Phagocytosis is a pivotal process by which macrophages eliminate microorganisms after recognition by pathogen sensors. Here we unexpectedly found that the self ligand and cell surface receptor SLAM functioned not only as a costimulatory molecule but also as a microbial sensor that controlled the killing of gram-negative bacteria by macrophages. SLAM regulated activity of the NADPH oxidase NOX2 complex and phagolysosomal maturation after entering the phagosome, following interaction with the bacterial outer membrane proteins OmpC and OmpF. SLAM recruited a complex containing the intracellular class III phosphatidylinositol kinase Vps34, its regulatory protein kinase Vps15 and the autophagy-associated molecule beclin-1 to the phagosome, which was responsible for inducing the accumulation of phosphatidylinositol-3-phosphate, a regulator of both NOX2 function and phagosomal or endosomal fusion. Thus, SLAM connects the gram-negative bacterial phagosome to ubiquitous cellular machinery responsible for the control of bacterial killing.
Expressed by squamous mucosal keratinocytes, calprotectin is a complex of two EF-hand calcium-binding proteins of the S100 subfamily (S100A8 and S100A9) with significant antimicrobial activity. Calprotectin-expressing cells resist invasion by Porphyromonas gingivalis, Listeria monocytogenes, and Salmonella enterica serovar Typhimurium (S. typhimurium). To understand the interactions between calprotectin and invasive bacteria, we studied the distribution of calprotectin in the cytoplasm of TR146 epithelial cells. In response to L. monocytogenes, calprotectin mobilized from a diffuse cytoplasmic distribution to a filamentous pattern and colocalized with the microtubule network. Listeria more frequently invaded cells with mobilized calprotectin. Calprotectin mobilization was listeriolysin O-dependent and required calcium (extracellular and intracellular) and an intact microtubule network. In the presence of preformed microtubules in vitro, the anti-Listeria activity of calprotectin was abrogated. To facilitate intraepithelial survival, therefore, Listeria mobilizes calprotectin to colocalize with cytoplasmic microtubules, subverting anti-Listeria activity and autonomous cellular immunity.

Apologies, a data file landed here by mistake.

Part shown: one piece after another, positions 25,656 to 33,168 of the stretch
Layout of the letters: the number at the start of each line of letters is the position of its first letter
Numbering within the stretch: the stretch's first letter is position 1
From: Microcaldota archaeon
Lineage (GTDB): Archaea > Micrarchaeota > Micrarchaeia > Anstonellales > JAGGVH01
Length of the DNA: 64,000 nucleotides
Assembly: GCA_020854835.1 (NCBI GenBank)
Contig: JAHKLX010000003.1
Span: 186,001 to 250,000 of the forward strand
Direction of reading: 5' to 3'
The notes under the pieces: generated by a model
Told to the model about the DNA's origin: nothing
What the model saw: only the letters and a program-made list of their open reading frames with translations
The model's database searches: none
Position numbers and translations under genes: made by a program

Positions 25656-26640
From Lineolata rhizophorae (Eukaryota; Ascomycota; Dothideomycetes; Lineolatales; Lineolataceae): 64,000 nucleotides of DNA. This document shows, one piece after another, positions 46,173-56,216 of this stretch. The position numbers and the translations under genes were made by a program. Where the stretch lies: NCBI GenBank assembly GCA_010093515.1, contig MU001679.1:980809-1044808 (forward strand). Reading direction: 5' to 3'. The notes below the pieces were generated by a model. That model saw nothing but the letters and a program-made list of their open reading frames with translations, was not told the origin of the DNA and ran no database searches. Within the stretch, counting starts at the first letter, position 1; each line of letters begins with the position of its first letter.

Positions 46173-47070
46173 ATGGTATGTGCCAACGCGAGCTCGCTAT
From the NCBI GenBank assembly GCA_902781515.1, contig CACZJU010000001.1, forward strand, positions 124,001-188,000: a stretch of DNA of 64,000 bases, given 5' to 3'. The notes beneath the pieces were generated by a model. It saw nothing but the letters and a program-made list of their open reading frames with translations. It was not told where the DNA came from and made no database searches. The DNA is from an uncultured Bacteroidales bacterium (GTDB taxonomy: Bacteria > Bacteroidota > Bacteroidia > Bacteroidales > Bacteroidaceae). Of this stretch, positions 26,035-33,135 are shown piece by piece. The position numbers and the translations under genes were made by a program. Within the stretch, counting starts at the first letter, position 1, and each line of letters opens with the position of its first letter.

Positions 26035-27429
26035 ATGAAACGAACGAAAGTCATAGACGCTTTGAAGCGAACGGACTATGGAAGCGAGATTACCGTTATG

The conformation of the 1 R,2 S,3 R,4 S-benzo[ c]phenanthrene- N (2)-dG adduct, arising from trans opening of the (+)-1 S,2 R,3 R,4 S- anti-benzo[ c]phenanthrene diol epoxide, was examined in 5'- d(ATCGC XCGGCATG)-3'.5'-d(CATGCCG CGCGAT)-3', where X = 1 R,2 S,3 R,4 S-B[ c]P- N (2)-dG. This duplex, derived from the hisD3052 frameshift tester strain of Salmonella typhimurium, contains a (CG) 3 iterated repeat, a hotspot for frameshift mutagenesis. NMR experiments showed a disconnection in sequential NOE connectivity between X (4) and C (5), and in the complementary strand, they showed another disconnection between G (18) and C (19). In the imino region of the (1)H NMR spectrum, a resonance was observed at the adducted base pair X (4) x C (19). The X (4) N1H and G (18) N1H resonances shifted upfield as compared to the other guanine imino proton resonances. NOEs were observed between X (4) N1H and C (19) N (4)H and between C (5) N (4)H and G (18) N1H, indicating that base pairs X (4) x C (19) and C (5) x G (18) maintained Watson-Crick hydrogen bonding. No NOE connectivity was observed between X (4) and G (18) in the imino region of the spectrum. Chemical shift perturbations of greater than 0.1 ppm were localized at nucleotides X (4) and C (5) in the modified strand and G (18) and C (19) in the complementary strand. A total of 13 NOEs between the protons of the 1 R-B[ c]Ph moiety and the DNA were observed between B[ c]Ph and major groove aromatic or amine protons at base pairs X (4) x C (19) and 3'-neighbor C (5) x G (18). Structural refinement was achieved using molecular dynamics calculations restrained by interproton distances and torsion angle restraints obtained from NMR data. The B[ c]Ph moiety intercalated on the 3'-face of the X (4) x C (19) base pair such that the terminal ring of 1 R-B[ c]Ph threaded the duplex and faced into the major groove. The torsion angle alpha' [X (4)]-N3-C2-N2-B[ c]Ph]-C1 was calculated to be -177 degrees, maintaining an orientation in which the X (4) exocyclic amine remained in plane with the purine. The torsion angle beta' [X (4)]-C2-N2-[B[ c]Ph]-C1-C2 was calculated to be 75 degrees. This value governed the 3'-orientation of the B[ c]Ph moiety with respect to X (4). The helical rise between base pairs X (4) x C (19) and C (5) x G (18) increased and resulted in unwinding of the right-handed helix. The aromatic rings of the B[ c]Ph moiety were below the Watson-Crick hydrogen-bonding face of the modified base pair X (4) x C (19). The B[c]Ph moiety was stacked above nucleotide G (18), in the complementary strand.